New COVID-19 cases drop to lowest weekly level since June 2020

New COVID-19 cases drop to lowest weekly level since June 2020

The weekly number of new coronavirus infections has fallen to the lowest level since June 2020, as severe cases hit a three-month low, according to data released on Friday.
According to the Department of Health, only 2,479 new cases were discovered last week, against 5,011 the previous week, the lowest weekly count in ten months, reported the Walla news site.

The number of COVID-19 patients in Israel in serious condition fell to 368 on Friday, the lowest rate since December 2020. The number has been falling steadily for several weeks, after reaching a record high of 1,201 – January.

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The baseline reproduction number, the daily share of positive coronavirus test results and the number of active cases have all trended downward for several weeks.

The number of active cases fell further to 6,581. Thursday’s results, which came from 35,768 tests, represented a positive infection rate of just 1% – or 331 new cases.

Staff at Shaare Zedek Hospital wearing safety gear as they work in the Coronavirus ward at Shaare Zedek Hospital in Jerusalem on February 3, 2021 (Yonatan Sindel / Flash90)

The baseline virus reproduction number was 0.61. Any number less than 1 means the epidemic is subsiding. The figure represents the situation of 10 days ago due to the incubation period.

With no deaths reported overnight, the toll stood at 6,220 on Friday morning.

The pandemic continued to diminish after the success of Israel’s vaccination campaign, which saw a majority of its citizens get vaccinated.

Israel has so far vaccinated more than 4.8 million people – or more than 51.67% of its population – with two vaccines against the coronavirus. About 56.49% of Israelis, or more than 5.2 million, have received at least one injection of the vaccine.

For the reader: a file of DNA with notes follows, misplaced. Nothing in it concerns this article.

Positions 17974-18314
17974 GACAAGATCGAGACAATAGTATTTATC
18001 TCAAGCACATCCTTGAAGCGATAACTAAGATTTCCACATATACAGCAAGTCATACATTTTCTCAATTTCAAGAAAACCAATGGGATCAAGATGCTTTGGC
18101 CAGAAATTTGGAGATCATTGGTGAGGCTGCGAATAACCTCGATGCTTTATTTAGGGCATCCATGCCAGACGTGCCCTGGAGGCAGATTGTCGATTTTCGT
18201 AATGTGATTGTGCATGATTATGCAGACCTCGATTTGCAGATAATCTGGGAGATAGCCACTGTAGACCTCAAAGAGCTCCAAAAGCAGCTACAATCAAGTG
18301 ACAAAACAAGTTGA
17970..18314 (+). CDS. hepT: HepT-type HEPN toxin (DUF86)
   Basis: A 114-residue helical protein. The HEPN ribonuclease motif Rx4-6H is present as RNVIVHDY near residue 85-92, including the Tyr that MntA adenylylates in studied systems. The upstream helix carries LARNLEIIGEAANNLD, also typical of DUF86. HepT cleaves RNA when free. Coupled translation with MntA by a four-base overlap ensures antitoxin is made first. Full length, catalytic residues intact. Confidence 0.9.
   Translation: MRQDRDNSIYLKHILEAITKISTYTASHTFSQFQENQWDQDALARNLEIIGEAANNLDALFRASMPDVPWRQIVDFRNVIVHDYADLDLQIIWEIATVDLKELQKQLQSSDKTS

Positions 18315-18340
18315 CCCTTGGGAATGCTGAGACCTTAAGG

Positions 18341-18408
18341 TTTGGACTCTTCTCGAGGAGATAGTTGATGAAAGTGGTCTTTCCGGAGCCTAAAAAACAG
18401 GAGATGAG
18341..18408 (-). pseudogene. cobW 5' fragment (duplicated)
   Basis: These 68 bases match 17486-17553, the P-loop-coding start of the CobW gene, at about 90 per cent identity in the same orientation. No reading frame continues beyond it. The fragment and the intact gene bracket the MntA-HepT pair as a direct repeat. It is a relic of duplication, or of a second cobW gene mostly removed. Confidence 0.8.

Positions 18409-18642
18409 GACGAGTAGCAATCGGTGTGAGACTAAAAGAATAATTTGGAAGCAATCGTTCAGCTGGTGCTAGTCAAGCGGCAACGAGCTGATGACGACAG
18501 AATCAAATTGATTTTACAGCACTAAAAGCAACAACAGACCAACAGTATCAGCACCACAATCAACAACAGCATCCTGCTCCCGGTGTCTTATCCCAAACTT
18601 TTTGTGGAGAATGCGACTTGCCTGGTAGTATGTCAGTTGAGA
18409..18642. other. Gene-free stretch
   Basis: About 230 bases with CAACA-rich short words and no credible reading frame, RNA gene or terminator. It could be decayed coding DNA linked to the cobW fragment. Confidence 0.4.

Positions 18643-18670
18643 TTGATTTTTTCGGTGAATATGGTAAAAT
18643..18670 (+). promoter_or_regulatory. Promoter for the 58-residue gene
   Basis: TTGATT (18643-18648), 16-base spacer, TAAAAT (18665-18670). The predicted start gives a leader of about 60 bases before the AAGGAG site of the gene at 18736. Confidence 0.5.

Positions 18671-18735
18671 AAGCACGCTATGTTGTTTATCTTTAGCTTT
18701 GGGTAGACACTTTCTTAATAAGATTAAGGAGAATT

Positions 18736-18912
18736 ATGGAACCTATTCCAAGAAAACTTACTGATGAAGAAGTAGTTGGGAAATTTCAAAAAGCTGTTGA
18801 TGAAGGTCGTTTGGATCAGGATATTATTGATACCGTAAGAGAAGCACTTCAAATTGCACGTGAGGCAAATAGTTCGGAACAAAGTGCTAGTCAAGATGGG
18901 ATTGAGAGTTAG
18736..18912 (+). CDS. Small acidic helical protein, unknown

With regard to vulnerable populations, these figures are much higher. More than 90% of all Israeli residents over the age of 50 are completely inoculated with two vaccines or have recovered from the virus.

Israelis enjoy Wolfson Park outside Tel Aviv during the Jewish holiday of Passover on March 31, 2021. (Miriam Alster / FLASH90)

Israel began to emerge from its third national lockdown in February, with an economy now wide open. Restaurants and cultural venues have reopened to the public – with some restrictions – and travel within the country is mostly free of coronavirus limitations, especially for those vaccinated.
Israel almost exclusively uses the Pfizer-BioNTech COVID vaccine and inoculates everyone from the age of 16. The Department of Health said on Wednesday that the country would start vaccinating adolescents between the ages of 12 and 15 when US and European regulators approve the move. Recent results from a study on the vaccine’s effects on 12-15 year olds showed it to be very safe and effective.

Pfizer CEO Albert Bourla has expressed optimism that vaccines will be approved for children under 12 in the fall of 2021. The company has already started vaccine trials in young children.

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